§ 291 Fifth Edition
Even those organs which have lost their peculiar sense, e.g., a tongue and palate that have lost the faculty of tasting, or a nose that has lost the faculty of smelling, communicate the power of the medicine that acts first on them alone not less perfectly to all the other organs of the body.
§ 291 Sixth Edition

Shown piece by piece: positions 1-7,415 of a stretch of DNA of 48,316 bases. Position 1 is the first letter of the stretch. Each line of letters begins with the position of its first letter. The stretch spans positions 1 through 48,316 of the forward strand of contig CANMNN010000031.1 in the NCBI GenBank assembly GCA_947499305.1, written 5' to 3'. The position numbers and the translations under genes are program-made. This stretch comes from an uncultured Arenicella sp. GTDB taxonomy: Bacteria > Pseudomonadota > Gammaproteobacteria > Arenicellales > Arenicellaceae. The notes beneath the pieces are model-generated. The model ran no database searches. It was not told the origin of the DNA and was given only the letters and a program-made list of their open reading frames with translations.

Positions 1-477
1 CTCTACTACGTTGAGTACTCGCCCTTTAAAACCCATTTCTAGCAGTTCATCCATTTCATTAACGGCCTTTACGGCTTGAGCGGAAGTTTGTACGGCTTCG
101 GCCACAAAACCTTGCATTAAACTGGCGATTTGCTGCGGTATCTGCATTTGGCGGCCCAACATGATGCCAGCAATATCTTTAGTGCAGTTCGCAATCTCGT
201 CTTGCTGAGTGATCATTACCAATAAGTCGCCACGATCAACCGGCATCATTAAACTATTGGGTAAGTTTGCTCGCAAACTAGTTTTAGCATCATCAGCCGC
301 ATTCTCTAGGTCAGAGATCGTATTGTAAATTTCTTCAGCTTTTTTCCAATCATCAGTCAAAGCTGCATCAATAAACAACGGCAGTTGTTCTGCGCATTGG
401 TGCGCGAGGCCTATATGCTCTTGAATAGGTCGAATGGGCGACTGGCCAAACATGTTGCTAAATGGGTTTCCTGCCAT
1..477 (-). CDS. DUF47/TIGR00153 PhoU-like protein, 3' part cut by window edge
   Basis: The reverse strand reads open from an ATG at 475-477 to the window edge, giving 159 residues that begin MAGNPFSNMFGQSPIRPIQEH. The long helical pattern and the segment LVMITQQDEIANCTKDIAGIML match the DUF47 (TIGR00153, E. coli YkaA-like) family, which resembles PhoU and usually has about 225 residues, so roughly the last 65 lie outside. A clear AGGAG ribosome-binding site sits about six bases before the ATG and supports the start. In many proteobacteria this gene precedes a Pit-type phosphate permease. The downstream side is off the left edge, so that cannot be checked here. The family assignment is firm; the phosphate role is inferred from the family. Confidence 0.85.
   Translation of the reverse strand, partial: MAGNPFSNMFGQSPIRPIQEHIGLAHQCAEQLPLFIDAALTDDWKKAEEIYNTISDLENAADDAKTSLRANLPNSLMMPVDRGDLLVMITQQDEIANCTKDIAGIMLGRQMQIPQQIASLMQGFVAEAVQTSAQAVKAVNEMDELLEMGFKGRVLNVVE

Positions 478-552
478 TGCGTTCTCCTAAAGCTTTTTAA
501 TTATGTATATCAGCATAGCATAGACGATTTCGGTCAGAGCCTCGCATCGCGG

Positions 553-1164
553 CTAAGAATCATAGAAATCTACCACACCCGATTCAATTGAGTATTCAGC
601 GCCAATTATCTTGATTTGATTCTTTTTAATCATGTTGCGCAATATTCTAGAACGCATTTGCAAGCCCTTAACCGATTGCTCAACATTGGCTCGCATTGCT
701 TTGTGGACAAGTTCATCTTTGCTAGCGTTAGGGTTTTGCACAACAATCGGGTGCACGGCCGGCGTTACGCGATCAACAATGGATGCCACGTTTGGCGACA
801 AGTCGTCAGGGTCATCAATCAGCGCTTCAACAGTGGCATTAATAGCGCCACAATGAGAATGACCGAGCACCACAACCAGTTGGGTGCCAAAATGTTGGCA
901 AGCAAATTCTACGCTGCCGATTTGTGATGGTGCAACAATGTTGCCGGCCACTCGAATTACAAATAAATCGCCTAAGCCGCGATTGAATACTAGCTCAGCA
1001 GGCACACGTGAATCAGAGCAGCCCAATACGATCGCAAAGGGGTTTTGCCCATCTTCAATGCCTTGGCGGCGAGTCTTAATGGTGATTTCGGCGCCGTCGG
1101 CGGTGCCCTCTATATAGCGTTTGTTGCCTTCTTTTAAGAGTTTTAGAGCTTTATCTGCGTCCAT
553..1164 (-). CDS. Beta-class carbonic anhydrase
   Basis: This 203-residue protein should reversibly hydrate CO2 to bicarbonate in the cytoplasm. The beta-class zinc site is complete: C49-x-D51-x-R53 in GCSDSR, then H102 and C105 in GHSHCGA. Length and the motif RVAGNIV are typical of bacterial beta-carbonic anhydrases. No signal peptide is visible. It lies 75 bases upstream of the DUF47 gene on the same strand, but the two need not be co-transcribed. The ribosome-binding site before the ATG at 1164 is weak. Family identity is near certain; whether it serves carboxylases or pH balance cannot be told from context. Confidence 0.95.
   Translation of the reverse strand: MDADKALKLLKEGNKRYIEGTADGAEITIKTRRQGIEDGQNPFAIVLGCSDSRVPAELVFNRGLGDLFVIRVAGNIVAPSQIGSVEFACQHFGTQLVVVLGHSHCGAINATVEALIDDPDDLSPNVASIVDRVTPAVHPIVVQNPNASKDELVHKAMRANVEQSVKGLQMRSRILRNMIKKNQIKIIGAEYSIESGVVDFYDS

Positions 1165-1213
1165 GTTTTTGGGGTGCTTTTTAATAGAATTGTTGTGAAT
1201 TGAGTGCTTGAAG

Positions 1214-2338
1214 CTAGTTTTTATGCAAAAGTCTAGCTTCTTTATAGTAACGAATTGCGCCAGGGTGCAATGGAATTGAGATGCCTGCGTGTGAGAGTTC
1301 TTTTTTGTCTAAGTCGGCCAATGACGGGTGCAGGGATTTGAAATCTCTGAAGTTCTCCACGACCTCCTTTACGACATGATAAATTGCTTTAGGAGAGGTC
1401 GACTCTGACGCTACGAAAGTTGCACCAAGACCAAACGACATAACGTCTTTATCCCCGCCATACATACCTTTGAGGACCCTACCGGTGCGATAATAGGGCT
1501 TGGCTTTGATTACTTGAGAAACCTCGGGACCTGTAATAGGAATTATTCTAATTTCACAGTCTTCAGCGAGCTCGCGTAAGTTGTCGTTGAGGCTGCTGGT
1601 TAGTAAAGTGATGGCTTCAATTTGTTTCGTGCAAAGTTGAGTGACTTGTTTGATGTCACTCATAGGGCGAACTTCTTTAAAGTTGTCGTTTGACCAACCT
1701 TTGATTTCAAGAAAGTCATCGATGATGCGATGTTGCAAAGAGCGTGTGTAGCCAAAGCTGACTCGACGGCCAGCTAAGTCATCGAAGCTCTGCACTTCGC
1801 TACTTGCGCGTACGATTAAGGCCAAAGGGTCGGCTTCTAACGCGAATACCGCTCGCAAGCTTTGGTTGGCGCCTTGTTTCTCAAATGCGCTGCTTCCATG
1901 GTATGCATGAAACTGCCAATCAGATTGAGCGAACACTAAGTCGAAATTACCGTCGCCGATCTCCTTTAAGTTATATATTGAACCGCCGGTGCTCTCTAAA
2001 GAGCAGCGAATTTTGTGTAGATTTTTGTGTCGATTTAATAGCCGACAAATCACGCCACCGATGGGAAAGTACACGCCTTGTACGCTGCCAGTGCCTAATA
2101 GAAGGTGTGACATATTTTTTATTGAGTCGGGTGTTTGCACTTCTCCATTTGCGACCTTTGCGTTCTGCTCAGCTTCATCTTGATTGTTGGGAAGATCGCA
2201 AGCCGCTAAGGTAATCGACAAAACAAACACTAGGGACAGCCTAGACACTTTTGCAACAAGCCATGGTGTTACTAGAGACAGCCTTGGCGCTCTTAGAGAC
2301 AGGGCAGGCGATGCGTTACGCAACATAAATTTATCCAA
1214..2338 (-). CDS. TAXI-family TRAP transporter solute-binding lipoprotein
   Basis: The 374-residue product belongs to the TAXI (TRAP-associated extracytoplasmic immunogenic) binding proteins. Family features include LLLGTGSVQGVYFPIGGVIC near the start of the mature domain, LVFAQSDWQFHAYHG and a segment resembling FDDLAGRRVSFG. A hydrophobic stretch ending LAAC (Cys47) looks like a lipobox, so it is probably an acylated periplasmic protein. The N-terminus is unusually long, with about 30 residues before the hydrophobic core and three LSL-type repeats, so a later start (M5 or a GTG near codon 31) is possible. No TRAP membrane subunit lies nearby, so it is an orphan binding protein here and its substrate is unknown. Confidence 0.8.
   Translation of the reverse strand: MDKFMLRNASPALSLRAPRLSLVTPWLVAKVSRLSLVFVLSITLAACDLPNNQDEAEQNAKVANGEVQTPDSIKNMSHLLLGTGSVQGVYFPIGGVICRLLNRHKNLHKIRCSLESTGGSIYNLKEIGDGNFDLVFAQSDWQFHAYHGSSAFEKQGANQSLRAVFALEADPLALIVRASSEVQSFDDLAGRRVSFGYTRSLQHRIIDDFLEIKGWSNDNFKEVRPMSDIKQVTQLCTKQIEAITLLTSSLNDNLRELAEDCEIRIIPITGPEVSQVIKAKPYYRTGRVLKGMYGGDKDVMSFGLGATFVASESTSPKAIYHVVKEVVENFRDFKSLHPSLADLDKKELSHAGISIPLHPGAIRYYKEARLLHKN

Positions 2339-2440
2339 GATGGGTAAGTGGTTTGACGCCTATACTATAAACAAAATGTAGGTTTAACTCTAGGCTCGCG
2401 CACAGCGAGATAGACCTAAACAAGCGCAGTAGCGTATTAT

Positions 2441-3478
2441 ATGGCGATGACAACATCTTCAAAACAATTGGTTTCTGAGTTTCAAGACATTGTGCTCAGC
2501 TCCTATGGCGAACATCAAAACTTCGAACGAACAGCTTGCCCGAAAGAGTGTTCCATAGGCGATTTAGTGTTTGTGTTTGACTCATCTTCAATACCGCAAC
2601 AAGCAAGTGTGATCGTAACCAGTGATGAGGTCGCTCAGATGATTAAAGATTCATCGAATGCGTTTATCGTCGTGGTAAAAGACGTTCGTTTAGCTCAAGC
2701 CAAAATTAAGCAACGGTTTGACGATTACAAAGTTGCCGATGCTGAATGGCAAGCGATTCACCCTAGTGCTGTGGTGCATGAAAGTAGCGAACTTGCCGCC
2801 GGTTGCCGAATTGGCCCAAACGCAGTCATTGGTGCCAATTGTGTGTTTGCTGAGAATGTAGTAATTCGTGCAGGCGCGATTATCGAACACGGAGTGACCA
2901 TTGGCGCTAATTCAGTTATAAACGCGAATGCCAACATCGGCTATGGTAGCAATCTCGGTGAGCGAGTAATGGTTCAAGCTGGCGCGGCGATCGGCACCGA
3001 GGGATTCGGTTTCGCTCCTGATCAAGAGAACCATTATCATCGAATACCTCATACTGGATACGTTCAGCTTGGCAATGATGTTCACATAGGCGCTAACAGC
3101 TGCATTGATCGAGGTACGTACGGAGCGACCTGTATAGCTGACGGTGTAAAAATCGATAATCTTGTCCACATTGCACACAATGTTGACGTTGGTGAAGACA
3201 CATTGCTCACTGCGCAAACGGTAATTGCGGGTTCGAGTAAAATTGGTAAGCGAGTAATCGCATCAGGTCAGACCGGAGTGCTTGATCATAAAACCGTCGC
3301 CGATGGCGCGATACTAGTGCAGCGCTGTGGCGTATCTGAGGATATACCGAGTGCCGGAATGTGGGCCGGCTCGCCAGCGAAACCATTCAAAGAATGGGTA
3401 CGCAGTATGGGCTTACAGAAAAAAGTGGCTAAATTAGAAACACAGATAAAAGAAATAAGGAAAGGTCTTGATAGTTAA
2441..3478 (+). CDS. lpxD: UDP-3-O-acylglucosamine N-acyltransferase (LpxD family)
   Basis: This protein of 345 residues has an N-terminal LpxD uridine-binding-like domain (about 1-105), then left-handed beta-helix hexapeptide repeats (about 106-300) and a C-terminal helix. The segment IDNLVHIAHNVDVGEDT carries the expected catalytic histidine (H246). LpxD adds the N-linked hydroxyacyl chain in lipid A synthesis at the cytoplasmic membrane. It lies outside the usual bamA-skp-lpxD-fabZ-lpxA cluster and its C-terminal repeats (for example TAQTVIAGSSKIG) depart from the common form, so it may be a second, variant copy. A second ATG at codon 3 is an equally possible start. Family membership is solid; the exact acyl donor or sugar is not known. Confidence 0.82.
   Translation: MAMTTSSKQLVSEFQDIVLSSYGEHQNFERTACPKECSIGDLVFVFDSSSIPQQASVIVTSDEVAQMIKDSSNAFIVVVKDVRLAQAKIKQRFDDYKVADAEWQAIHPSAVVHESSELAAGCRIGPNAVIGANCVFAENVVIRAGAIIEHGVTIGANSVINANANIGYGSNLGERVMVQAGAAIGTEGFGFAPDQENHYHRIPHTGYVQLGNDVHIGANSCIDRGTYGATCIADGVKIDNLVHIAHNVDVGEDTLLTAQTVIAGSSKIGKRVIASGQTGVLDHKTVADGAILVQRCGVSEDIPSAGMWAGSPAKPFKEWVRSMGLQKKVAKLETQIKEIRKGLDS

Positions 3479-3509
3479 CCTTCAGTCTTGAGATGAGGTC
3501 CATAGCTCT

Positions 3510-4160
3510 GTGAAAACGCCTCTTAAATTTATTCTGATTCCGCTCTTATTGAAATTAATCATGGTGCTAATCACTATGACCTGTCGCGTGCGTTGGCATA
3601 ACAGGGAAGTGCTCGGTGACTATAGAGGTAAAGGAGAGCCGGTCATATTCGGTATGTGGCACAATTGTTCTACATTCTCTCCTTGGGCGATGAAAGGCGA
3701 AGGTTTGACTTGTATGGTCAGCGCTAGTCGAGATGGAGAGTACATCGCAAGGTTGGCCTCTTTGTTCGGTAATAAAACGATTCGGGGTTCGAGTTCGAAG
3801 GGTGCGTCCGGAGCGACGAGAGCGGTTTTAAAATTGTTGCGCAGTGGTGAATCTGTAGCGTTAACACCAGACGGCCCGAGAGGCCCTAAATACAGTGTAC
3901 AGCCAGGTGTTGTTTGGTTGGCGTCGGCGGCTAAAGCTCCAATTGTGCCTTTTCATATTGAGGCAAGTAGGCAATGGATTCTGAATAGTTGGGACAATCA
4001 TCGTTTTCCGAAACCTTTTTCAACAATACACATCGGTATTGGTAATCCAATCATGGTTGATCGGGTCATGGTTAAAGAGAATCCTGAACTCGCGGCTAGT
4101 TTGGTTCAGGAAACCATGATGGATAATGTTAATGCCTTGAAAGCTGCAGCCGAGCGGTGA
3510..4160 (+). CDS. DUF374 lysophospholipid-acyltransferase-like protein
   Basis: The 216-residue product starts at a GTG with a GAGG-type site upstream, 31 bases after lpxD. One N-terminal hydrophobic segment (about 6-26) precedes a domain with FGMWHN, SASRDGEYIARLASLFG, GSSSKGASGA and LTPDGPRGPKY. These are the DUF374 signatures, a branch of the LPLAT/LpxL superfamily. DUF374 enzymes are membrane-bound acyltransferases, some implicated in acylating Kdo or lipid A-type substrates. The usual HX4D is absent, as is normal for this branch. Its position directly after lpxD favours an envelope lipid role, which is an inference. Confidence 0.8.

Baths of pure water prove themselves partly palliative, partly as homoeopathic serviceable aids in restoring health in acute diseases as well as in convalescence of cured chronic patients with proper consideration of the conditions of the convalescent and the temperature of the bath, its duration and repetition. But even if well applied, they may bring only physically beneficial changes in the sick body, in themselves they are no true medicine. The lukewarm baths at 25 to 27° serve to arouse the slumbering sensibility of fibre in the apparent dead (frozen, drowned, suffocated) which benumbed the sensation of the nerves. Though only palliative, still they often prove themselves sufficiently active, especially when given in conjunction with coffee and rubbing with the hands. They may give homoeopathic aid in cases where the irritability is very unevenly distributed and accumulated too unevenly in some organs as is the case in certain hysteric spasms and infantile convulsions. In the same way, cold baths 10 to 6° in persons cured medically of chronic diseases and with deficiency of vital heat, act as an homoeopathic aid. By instantaneous and later with repeated immersions they act as a palliative restorative of the tone of the exhausted fibre. For this purpose, such baths are to be used for more than momentary duration, rather for minutes and of gradually lowered temperature, they are a palliative, which, since it acts only physically has no connection with the disadvantage of a reverse action to be feared afterwards, as takes place with dynamic medicinal palliatives.